LODD Anniversary: Houston Southwest Inn Fire

Review lessons learned on the anniversary of a commercial structure fire that claimed four firefighters and injured several others.

Remember the fallen with lessons learned

Details of the secondary collapse on Side Alpha.
(Photo courtesy of the fire department/Analysis Diagram Courtesy of Buildingsonfire.com)

On May 31, 2013, a 35 year-old career captain, a 41 year-old career engineer operator, a 29 year-old career fire fighter, and a 24 year-old career fire fighter were killed when the roof of a restaurant collapsed on them during fire-fighting operations. 

Read the Report:
4 Career Fire Fighters Killed and 16 Fire Fighters Injured at Commercial Structure Fire

The captain was assigned to Engine 51 (E51). The engineer/operator was assigned to Ladder 51, but was detailed to E51 and assigned to the left jumpseat (E51B). The two fire fighters were assigned to Engine 68 (E68). Upon arrival, the captain of E51 (E51A) radioed his size-up stating they had a working fire in the restaurant with heavy smoke showing plus a temperature reading from his thermal imager. E51 made an offensive attack from Side Alpha with a 2½ inch pre-connect hoseline in the restaurant. 

District Chief 68 (D68) arrived on scene and established “Command”. He ordered E51 out of the building because the engine operator of E51 (E51D) advised that E51 was down to a quarter tank of water. Engine 68 had arrived on scene and had laid two 4-inch supply lines from E51 to a hydrant east of the fire building on the feeder road. Once E51 had an established water supply, E51’s crew re-entered the building. Engine 68 (E68) was ordered to back-up E51 on the 2½ inch hoseline. Engine 82 (E82) (4th due engine company) was pulling a 1¾ inch hoseline to the front doorway that E51 had entered, when the collapse occurred. 

The roof collapsed 12 minutes after E51 had arrived on-scene and 15 minutes and 29 seconds after the initial dispatch. The fire fighter from E51 (E51C) was at the front doorway and was pushed out of the building by the collapse. The captain from E82 called a “Mayday” and Rapid Intervention Team (RIT) operations were initiated by Engine 60.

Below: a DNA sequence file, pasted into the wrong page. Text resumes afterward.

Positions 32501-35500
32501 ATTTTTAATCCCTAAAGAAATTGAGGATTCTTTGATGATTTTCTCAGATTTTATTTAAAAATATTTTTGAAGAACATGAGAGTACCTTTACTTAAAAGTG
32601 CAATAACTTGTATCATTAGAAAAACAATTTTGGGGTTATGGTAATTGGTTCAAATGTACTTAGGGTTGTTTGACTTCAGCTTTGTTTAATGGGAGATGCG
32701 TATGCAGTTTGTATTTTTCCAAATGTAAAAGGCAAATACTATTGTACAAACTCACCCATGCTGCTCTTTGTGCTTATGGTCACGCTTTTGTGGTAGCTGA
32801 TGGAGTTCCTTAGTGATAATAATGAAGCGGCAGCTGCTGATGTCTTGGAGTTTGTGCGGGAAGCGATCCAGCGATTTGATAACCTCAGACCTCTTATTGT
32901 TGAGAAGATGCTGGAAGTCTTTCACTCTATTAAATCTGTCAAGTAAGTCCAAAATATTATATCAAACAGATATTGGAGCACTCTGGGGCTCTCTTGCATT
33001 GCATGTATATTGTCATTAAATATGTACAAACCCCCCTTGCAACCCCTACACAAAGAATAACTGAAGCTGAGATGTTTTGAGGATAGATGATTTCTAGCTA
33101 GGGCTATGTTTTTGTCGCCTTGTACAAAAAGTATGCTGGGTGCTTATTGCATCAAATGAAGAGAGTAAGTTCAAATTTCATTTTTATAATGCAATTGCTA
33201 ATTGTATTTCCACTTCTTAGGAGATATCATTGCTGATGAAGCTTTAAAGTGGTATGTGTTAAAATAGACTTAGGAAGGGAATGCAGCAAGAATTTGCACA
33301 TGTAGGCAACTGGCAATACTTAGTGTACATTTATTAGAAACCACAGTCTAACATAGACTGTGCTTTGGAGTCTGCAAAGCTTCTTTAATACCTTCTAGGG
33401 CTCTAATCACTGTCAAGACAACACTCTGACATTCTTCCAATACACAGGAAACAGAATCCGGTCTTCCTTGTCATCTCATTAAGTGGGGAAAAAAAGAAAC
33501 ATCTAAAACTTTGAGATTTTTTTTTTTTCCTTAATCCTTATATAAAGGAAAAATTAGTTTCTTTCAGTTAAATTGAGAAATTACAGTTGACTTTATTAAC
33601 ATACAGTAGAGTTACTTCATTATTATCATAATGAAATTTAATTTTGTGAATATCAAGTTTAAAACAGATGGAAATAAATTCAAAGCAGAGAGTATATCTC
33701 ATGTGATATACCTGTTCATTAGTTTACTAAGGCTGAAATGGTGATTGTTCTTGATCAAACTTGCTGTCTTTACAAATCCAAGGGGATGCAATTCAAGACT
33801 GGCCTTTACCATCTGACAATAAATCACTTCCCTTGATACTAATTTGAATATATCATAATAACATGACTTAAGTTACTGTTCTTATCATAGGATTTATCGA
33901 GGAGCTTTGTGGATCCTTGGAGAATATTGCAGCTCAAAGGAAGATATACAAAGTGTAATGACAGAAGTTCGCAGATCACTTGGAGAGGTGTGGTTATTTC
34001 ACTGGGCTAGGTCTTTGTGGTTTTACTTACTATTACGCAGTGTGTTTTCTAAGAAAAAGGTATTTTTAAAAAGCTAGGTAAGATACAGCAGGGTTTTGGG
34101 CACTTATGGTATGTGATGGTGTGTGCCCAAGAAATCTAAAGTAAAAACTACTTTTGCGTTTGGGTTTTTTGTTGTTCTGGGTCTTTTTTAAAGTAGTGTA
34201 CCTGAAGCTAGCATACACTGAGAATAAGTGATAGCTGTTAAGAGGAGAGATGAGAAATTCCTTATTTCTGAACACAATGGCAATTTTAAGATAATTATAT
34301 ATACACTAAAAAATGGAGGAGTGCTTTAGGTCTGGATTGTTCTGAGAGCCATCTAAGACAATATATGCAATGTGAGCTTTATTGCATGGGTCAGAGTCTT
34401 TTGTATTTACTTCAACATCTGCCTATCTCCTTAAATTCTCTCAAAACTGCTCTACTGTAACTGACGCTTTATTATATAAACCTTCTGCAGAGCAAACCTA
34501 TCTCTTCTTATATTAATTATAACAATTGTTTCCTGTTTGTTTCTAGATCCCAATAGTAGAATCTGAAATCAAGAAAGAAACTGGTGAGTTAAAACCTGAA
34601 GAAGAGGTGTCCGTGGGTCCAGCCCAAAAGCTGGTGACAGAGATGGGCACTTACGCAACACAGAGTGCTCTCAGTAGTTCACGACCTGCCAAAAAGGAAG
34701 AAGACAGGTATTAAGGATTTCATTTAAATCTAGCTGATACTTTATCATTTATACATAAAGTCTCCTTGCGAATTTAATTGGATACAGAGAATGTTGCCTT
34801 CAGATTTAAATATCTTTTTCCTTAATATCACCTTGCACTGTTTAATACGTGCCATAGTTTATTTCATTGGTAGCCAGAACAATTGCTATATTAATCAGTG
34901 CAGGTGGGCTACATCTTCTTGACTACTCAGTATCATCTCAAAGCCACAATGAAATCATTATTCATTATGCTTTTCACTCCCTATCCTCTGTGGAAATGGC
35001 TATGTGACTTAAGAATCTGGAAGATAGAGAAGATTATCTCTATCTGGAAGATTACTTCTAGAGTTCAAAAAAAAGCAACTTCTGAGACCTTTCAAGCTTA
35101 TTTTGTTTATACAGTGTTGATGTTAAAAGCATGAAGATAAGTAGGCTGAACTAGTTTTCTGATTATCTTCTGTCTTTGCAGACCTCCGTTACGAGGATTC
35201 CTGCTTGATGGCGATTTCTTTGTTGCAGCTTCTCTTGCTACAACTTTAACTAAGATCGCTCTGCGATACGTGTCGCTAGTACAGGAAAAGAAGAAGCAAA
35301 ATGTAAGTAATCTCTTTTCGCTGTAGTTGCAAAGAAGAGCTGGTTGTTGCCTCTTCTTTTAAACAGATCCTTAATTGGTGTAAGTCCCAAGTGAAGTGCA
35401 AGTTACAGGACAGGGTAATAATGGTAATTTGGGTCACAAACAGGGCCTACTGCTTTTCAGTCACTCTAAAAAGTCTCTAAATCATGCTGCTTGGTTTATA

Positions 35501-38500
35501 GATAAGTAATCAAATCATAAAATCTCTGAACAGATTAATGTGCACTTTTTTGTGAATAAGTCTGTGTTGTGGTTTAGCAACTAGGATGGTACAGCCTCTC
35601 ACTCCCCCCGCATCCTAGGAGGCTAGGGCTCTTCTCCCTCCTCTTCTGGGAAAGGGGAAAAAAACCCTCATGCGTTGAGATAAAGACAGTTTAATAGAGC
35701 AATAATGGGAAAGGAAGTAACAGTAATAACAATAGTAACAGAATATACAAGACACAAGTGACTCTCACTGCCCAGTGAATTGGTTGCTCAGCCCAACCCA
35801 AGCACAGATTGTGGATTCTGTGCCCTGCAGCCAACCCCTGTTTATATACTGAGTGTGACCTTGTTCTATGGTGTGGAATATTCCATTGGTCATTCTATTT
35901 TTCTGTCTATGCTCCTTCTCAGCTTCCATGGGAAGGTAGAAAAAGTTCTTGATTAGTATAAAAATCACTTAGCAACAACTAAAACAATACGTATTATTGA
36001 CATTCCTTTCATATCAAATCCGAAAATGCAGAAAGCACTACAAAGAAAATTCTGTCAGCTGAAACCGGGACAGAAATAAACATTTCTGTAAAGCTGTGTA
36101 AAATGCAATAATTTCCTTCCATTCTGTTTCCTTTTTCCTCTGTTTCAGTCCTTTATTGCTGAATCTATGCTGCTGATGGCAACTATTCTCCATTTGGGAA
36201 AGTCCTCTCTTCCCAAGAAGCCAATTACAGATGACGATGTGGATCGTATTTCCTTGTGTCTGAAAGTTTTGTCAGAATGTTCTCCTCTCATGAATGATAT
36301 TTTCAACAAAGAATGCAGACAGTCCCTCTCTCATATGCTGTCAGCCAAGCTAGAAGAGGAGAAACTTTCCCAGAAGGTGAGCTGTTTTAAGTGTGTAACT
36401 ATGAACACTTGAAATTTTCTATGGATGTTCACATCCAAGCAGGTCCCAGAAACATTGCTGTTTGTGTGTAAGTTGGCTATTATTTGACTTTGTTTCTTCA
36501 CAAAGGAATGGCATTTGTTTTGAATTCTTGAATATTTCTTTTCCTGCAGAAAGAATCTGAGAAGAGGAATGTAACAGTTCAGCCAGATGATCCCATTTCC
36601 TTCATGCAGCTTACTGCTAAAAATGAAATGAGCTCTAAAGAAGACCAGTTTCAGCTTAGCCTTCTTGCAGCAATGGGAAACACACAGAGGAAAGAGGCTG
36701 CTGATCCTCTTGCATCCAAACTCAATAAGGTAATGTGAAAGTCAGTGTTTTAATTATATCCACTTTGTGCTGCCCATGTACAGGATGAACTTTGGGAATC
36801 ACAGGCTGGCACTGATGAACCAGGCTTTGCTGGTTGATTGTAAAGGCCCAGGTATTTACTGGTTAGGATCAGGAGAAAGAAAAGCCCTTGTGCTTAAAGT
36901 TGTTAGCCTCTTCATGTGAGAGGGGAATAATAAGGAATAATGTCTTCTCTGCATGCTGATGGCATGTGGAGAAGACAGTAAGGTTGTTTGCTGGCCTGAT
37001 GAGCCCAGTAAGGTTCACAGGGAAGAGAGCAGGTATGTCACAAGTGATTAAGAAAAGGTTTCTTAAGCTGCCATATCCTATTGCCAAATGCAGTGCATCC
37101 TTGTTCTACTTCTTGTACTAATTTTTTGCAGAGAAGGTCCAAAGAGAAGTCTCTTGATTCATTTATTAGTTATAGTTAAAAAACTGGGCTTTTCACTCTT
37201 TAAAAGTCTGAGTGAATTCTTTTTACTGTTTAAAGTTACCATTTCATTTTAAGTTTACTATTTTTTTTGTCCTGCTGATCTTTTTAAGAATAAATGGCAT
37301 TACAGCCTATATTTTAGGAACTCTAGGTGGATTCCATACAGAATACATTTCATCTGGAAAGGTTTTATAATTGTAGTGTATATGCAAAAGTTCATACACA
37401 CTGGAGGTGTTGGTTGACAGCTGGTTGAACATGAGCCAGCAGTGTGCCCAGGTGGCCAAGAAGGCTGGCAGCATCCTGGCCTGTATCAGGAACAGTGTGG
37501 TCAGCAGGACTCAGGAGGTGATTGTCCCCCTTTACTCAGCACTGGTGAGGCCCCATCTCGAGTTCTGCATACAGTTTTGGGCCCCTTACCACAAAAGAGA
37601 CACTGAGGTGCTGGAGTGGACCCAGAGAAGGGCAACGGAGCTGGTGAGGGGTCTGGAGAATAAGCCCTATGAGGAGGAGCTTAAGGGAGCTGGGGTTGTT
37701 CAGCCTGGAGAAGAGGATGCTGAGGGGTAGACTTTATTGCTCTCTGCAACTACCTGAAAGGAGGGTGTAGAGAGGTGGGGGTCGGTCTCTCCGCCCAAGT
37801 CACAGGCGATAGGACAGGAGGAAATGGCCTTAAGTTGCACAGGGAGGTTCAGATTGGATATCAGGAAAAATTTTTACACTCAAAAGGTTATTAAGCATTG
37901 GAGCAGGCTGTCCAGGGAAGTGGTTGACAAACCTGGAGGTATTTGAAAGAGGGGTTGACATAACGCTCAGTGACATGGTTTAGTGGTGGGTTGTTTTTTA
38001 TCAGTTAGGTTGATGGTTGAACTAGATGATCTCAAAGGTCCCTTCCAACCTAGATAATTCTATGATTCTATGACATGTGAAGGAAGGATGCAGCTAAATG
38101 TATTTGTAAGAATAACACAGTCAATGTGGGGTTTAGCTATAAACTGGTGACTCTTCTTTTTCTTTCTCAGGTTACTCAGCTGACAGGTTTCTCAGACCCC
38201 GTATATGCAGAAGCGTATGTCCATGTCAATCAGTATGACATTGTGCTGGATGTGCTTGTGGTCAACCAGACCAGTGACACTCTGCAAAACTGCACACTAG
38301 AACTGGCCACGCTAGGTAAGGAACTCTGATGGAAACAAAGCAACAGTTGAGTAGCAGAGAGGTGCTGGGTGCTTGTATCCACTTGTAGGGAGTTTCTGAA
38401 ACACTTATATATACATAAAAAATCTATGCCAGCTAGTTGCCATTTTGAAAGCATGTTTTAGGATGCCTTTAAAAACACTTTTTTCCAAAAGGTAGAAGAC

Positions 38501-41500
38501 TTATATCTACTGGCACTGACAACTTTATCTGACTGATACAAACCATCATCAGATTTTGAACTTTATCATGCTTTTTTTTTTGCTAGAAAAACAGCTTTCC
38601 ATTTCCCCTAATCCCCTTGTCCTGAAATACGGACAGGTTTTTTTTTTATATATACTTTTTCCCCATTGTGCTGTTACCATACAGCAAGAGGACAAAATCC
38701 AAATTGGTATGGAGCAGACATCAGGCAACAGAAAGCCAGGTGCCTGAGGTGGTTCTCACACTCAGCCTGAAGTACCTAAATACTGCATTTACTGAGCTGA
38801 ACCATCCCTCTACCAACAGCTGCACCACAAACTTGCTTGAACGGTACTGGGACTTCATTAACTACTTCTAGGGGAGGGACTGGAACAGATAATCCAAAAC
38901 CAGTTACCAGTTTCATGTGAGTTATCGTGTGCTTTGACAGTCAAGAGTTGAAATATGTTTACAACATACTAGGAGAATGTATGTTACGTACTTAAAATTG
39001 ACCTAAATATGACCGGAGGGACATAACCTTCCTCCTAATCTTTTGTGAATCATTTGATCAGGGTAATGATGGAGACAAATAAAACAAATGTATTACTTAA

During the RIT operations, a secondary wall collapse occurred injuring several members of the rescue group. Due to the tremendous efforts of the Rescue Group, a successful RIT operation was conducted. The captain of E68 was located and removed from the structure by the Rescue Group and transported to a local hospital. The engineer operator from E51 (E51B) was removed from the structure by the Rescue Group and later died at a local hospital. 

A search continued for the captain of E51 and the two fire fighters from E68. Approximately 2 hours after the collapse, the body of the captain from E51 was located on top of the restaurant roof debris. The two fire fighters from E68 (E68B and E68C) were discovered underneath the restaurant roof debris. The officer and two fire fighters were pronounced dead at the scene. 

Note: The captain of Engine 68 (E68A) died on March 7, 2017 from complications of the severe injuries suffered in the restaurant fire on May 31, 2013.

Contributing Factors:

  • Fire burning unreported for 3 hours
  • Delayed notification of the fire department
  • Building construction
  • Wind impacted fire
  • Scene size-up
  • Personnel accountability
  • Fireground communications
  • Lack of fire sprinkler system

Key Recommendations:

  • Based upon fire department procedures, the strategy and tactics for an occupancy should be defined by the organization for fire-fighting operations. The Incident Commander should ensure that the strategy and tactics match the conditions encountered during initial operations and throughout the incident
  • Fire departments should review and update standard operating procedures on wind-driven fires which are incorporated into fireground tactics
  • Fire departments should integrate current fire behavior research findings developed by the National Institute of Standards and Technology (NIST) and Underwriter’s Laboratories (U.L.) into operational procedures by developing standard operating procedures, conducting live fire training, and revising fireground tactics


No posts to display